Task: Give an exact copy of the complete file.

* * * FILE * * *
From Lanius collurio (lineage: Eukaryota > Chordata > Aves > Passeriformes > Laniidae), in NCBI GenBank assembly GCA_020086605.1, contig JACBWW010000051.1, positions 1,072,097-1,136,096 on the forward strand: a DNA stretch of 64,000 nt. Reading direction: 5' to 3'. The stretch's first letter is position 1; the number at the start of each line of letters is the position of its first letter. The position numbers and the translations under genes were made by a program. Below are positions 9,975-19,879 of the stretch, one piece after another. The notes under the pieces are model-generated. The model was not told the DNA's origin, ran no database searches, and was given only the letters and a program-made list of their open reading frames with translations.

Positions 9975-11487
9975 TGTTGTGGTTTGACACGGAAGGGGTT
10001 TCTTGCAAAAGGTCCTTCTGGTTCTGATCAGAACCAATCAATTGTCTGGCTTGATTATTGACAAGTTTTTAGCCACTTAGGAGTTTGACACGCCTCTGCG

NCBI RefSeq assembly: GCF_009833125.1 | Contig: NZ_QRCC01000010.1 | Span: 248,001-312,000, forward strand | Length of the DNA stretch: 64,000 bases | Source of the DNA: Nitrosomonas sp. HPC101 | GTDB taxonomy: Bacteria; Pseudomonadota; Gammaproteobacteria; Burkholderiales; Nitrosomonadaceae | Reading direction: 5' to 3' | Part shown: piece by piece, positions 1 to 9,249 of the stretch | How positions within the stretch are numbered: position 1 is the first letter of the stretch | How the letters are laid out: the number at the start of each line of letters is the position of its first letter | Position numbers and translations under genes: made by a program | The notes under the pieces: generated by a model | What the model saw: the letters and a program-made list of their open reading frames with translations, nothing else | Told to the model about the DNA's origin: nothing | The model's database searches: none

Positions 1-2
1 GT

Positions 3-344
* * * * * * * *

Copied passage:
From Lanius collurio (lineage: Eukaryota > Chordata > Aves > Passeriformes > Laniidae), in NCBI GenBank assembly GCA_020086605.1, contig JACBWW010000051.1, positions 1,072,097-1,136,096 on the forward strand: a DNA stretch of 64,000 nt. Reading direction: 5' to 3'. The stretch's first letter is position 1; the number at the start of each line of letters is the position of its first letter. The position numbers and the translations under genes were made by a program. Below are positions 9,975-19,879 of the stretch, one piece after another. The notes under the pieces are model-generated. The model was not told the DNA's origin, ran no database searches, and was given only the letters and a program-made list of their open reading frames with translations.

Positions 9975-11487
9975 TGTTGTGGTTTGACACGGAAGGGGTT
10001 TCTTGCAAAAGGTCCTTCTGGTTCTGATCAGAACCAATCAATTGTCTGGCTTGATTATTGACAAGTTTTTAGCCACTTAGGAGTTTGACACGCCTCTGCG

NCBI RefSeq assembly: GCF_009833125.1 | Contig: NZ_QRCC01000010.1 | Span: 248,001-312,000, forward strand | Length of the DNA stretch: 64,000 bases | Source of the DNA: Nitrosomonas sp. HPC101 | GTDB taxonomy: Bacteria; Pseudomonadota; Gammaproteobacteria; Burkholderiales; Nitrosomonadaceae | Reading direction: 5' to 3' | Part shown: piece by piece, positions 1 to 9,249 of the stretch | How positions within the stretch are numbered: position 1 is the first letter of the stretch | How the letters are laid out: the number at the start of each line of letters is the position of its first letter | Position numbers and translations under genes: made by a program | The notes under the pieces: generated by a model | What the model saw: the letters and a program-made list of their open reading frames with translations, nothing else | Told to the model about the DNA's origin: nothing | The model's database searches: none

Positions 1-2
1 GT

Positions 3-344